An Introduction to Medical Interventions for Autism
Medical interventions for autism can greatly improve your child’s outcome and quality of life. In this article, we will discuss:
- Why it’s important to consider a medical approach to autism intervention.
- Give a brief overview of underlying medical issues that can cause autism-like behaviors.
- Provide links to resources that will help you successfully begin your treatment journey.
Why Consider a Medical Approach to Autism
While autism was once believed to be solely a psychological disorder, studies now show that it has a biological basis with features of known medical disorders. Unfortunately, many of these underlying medical issues can cause or exacerbate autism-like behaviors that impair and significantly challenge your child’s daily life.
As you can see from this chart, there are many medical issues with symptoms that mimic behaviors associated with autism. Even more profound, the majority of the medical problems included on this chart are commonly found in individuals with autism.
While this information may seem overwhelming, it is important to know there is hope.
When you properly treat underlying medical issues, symptoms that impair your child's daily life can decrease or even disappear altogether, significantly improving outcome and quality of life.
Furthermore, combining medical treatment and therapies is the most effective and fastest route to progress. Kids who are healthy and happy have an increased ability to learn and develop new skills. As your child expands their repertoire of skills, they become more independent, which improves their confidence and self-esteem.
Examples of Medical Interventions for Autism
Now that you see there is an overlap between the symptoms of autism and a variety of medical disorders, let’s briefly discuss what a medical approach to autism intervention entails.
Effective medical interventions for autism involve identifying and addressing the root cause of a medical issue, rather than just the symptoms. Please be mindful that this functional approach to medical treatment is not easy or fast. After all, healing takes time. However, when done properly, it is very effective and long-lasting.
Because medical issues that are associated with autism are often complex, a multi-pronged treatment approach may be needed. Treatment options vary, depending on a person’s individual needs. For example, common medical interventions for autism may include:
- Prescription medication for diagnosed disorders, such as:
- Dietary interventions to address:
- Gastrointestinal Issues
- Food allergies
- Food Sensitivities
- Therapeutic levels of vitamins and minerals to address nutritional deficiencies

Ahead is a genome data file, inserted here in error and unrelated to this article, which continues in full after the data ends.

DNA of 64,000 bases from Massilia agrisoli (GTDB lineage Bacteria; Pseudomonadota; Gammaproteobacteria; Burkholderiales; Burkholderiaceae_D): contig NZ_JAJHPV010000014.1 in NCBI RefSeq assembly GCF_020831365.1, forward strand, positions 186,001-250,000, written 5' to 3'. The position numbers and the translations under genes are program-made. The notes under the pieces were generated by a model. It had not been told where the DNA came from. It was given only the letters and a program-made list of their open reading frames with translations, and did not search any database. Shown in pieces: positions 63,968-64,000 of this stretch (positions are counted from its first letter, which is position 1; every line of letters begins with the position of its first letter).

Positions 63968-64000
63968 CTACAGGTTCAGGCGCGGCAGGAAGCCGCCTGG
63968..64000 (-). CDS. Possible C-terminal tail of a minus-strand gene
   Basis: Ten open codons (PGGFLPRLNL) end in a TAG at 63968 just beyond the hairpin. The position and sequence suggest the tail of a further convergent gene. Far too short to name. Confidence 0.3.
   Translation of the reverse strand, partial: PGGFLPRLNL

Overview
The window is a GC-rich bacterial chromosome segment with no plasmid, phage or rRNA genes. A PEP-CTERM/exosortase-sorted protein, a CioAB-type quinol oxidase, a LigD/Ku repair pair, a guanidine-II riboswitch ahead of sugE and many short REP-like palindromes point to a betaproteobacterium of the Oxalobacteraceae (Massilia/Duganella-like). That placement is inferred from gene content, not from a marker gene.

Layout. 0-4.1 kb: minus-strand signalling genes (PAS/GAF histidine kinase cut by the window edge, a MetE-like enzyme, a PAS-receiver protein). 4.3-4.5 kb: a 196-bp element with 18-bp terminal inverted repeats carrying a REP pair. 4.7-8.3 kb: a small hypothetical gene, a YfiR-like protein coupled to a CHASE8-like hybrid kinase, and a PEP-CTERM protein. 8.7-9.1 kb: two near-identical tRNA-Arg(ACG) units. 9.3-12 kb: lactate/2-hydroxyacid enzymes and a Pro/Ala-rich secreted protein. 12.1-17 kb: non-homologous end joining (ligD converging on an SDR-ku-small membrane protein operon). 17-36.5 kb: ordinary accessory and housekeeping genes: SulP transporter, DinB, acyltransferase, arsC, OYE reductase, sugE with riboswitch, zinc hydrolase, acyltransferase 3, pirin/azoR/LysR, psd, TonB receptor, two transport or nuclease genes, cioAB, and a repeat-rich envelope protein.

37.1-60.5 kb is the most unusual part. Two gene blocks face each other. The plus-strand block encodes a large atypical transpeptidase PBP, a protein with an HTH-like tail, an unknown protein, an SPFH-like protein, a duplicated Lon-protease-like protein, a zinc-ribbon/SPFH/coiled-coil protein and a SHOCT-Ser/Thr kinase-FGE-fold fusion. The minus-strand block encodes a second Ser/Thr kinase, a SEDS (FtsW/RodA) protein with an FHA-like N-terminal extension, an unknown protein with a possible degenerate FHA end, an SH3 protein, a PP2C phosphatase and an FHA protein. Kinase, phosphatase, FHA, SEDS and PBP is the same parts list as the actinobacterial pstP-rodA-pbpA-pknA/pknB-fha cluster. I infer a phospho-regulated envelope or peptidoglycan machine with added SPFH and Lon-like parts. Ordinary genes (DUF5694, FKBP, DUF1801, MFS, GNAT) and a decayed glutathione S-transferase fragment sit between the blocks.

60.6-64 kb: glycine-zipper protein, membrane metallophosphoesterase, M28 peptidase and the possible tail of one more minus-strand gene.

- Epsom salt baths to help:
- Induce sleep
- Encourage proper sulfation
- Antifungals, antibiotics, or antimicrobials to address gut imbalances
- And more…
Work With a Qualified Practitioner
Sometimes doctors prescribe medications that relieve symptoms, but have undesirable or even dangerous side effects. While these types of medications can be helpful in the short term, they only address the symptoms rather than the core medical problem(s). As a result, the medication’s effectiveness may eventually wear off while the core underlying medical issue remains unaddressed and possibly worsened.
Therefore, as you begin to build your child’s medical team, it is essential to seek care from a qualified, experienced physician. A good functional medicine doctor can perform proper testing and help guide treatment for your child.
Beginning Your Medical Journey
Now that we've introduced you the medical approach to autism intervention, you’re ready to begin your journey. The links below contain information and resources that will help get you successfully started.
- Common Testing and Treatments for Newly Diagnosed Patients with Autism with Nicole Rincon, MS, PA-C (2019 West Coast TACA Autism Conference)
- This 10 minute video explains the science behind approaching autism as a medical disorder
- The Medical Page on our website has a list of articles about medical conditions common to autism
- Top Reasons to Implement a Gluten-Free, Casein-Free Diet
- Introduction to the Gluten-Free, Casein-Free, Soy-Free Diet
All content in this article is for informational purposes only, including links to products and/or websites mentioned. To clarify, TACA does not receive any compensation or commission for providing them.
Furthermore, the information on this page is not a substitute for professional advice, diagnosis, or treatment. For this reason, always seek the advice of your physician, therapist, or other qualified health provider with any questions or concerns you may have.